Violence! The violence in our world, in our countries, cities, towns and neighborhoods; the violence in patterns of behavior that impacts our families, schools, workplaces and the rhetoric of partisan politics; the violence we choose confirms the reality and presence of our greatest enemy: sin and the influence of the devil, “the father of lies” (Jn 8:44).
The whole world has been exposed to the horrific violence and evil inflicted upon the sovereign people of Ukraine. Beginning with the Russian Federation’s seizure of Crimea in 2014, and most recently with the invasion that began in February 2022, the intensity and savagery has resulted in the mindless loss of life, destruction of property and the global threat of food shortages and socioeconomic chaos.
CNEWA’s mission and work often bring us to locations where violence and sin have disrupted the lives of people of all ages, cultures, genders and religious expressions.
This edition of ONE articulates the power of good over evil, life over death, and grace over sin. An article invites us to reflect upon the impact of violence on the children in Syria and the heroic work of three communities of religious women in the country. We read about the efforts CNEWA is making on behalf of Ukrainian refugees in Poland and Slovakia and the pain of Ukraine’s displaced families. A CNEWA-organized and led delegation, under the leadership of Cardinal Timothy M. Dolan, visited these countries from 29 April through 3 May.
Much needed attention is given to our work in Iraq through our support of a health clinic, and we hear from Father Emanuel Youkhana of the ecumenical organization CAPNI, or Christian Aid Program Northern Iraq. I recall my visit to Iraq last November with Michael La Civita, CNEWA’s director of communications, and how Father Youkhana reminded us how the suffering in Iraq was due to “man-made disasters.”
We also provide a look into the Coptic Catholic seminary in Egypt, St. Leo the Great. The seminary, which is largely subsidized thanks to you, the donors of CNEWA, is a place where future heralds of the Gospel learn to preach a message of merciful love and grace as the antidote to violence and sin.
Over the past several editions, I have devoted this column to reflections on major themes in the encyclical of Pope Francis published in 2020, “Fratelli tutti, on Fraternity and Social Friendship.” In light of the spiraling number of violent incidents in recent months, worldwide and here in the United States, such as the racist-driven mass shooting in a supermarket in Buffalo and the slaughter of innocent children in Uvalde, Texas, the thoughts of the pope in the last chapter of the encyclical seem even more compelling.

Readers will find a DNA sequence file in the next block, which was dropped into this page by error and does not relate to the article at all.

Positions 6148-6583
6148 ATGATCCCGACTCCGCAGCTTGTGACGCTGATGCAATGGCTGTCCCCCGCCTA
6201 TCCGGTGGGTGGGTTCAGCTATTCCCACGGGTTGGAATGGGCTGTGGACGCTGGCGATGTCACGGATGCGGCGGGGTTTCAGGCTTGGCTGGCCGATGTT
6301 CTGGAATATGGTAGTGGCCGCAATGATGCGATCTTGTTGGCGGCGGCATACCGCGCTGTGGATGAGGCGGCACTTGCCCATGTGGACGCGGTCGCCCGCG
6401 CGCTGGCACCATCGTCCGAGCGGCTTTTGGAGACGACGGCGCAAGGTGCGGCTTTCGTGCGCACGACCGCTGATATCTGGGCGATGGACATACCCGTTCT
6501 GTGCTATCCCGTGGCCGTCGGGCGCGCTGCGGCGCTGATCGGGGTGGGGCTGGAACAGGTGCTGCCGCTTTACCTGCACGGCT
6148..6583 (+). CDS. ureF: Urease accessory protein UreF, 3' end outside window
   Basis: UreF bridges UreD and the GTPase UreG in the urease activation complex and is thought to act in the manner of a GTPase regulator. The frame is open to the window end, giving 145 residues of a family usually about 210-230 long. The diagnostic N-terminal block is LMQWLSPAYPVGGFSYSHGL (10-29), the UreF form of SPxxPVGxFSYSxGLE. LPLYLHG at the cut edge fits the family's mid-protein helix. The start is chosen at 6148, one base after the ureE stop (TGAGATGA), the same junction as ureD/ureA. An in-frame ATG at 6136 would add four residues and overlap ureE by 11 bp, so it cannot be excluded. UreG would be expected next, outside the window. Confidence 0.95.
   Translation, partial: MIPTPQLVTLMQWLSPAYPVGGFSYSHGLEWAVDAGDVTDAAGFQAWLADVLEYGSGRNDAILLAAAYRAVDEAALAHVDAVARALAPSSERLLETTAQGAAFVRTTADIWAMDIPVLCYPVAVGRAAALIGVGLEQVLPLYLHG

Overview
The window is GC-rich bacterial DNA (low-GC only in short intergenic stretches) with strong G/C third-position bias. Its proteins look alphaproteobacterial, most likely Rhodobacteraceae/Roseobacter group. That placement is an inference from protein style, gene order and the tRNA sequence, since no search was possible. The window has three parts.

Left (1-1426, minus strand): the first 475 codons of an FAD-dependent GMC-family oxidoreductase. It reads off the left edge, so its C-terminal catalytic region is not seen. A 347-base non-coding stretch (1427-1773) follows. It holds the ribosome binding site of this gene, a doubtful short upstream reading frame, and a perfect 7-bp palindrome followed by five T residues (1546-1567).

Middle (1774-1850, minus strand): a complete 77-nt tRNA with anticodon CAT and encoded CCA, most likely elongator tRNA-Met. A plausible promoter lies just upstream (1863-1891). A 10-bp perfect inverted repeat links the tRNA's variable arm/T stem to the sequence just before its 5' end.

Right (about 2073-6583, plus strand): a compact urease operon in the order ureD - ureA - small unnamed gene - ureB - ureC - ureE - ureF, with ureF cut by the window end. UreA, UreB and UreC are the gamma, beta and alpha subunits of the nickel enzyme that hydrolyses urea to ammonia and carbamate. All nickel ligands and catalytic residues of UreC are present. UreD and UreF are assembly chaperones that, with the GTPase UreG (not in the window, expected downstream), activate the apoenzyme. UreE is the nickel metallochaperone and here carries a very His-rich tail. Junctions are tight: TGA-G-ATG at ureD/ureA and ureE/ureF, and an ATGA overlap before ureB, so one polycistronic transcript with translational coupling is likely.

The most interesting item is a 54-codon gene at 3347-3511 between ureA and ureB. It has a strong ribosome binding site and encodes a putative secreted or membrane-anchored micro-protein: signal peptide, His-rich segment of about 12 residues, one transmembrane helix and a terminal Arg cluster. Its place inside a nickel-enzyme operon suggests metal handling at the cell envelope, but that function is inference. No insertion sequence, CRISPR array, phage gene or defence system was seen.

In one he underlines the important role of religion in the building of genuine fraternity among all people. We need to recognize that each one of us constitutes “the visible image of the invisible God.” In addition, for Christians, we do not want to miss the “the music of the Gospel.” Pope Francis writes:
Yet we Christians are very much aware that ‘if the music of the Gospel ceases to resonate in our very being, we will lose the joy born of compassion, the tender love born of trust, the capacity for reconciliation that has its source in our knowledge that we have been forgiven and sent forth. If the music of the Gospel ceases to sound in our homes, our public squares, our workplaces, our political and financial life, then we will no longer hear the strains that challenge us to defend the dignity of every man and woman.’ (277)
In the second area worthy of our prayer, reflection and action, Pope Francis writes:
The truth is that violence has no basis in our fundamental religious convictions, but only in their distortion. … ‘Each one of us is called to be an artisan of peace, by uniting and not dividing, by extinguishing hatred and not holding on to it, by opening paths of dialogue and not by constructing new walls.’ (282, 284)
I ask you, readers of ONE, friends of and donors to the mission of CNEWA, please work to end injustice; be instruments and bearers of hope!
The United Nations, in its 2030 agenda for sustainable development, identifies as sustainable goal 16 the promotion of peaceful and inclusive societies. As Christians, we are dedicated to the promotion of peace, the fruit of justice. There are many paths to pursue that goal. One sure path is to be instruments of hope. Cardinal Pietro Parolin, secretary of state of the Holy See, addressed the 76th session of the United Nations General Assembly on 25 September 2021. His reflection captures the mission of CNEWA and Pontifical Mission:
For Christians, hope is the most divine gift that can exist in the heart of mankind. It sees and loves what will be, in time and in eternity. Hope ‘is expectation, fervent expectation, impassioned by the ultimate and definitive fulfillment of a mystery, the mystery of God’s love.’
Love! I pray that the final word and lived witness of the CNEWA family be the language and witness of love. Notwithstanding the horror and nightmare that millions of Ukrainian people have experienced and lived through, what have we learned from them? Permit me to conclude with the powerful words of Archbishop Borys Gudziak in his 15 May 2022 commencement address at the University of Notre Dame:
Because you and I see … a nation of down-to-earth heroes, plucky patriots, hardcore lovers. Those who look into eternity overcoming their fears. Countless Ukrainians demonstrate the greatest love for ‘No one has greater love than this, to lay down one’s life for one’s friends’ (Jn 15:13). Despite the devastation and war crimes, marauding and torture, mendacious lies and craven cruelty, we see their life. They have heart and you are demonstrating that you want to share your hearts with them … We pray that the cross will again lead to the resurrection, to the victory of life over death.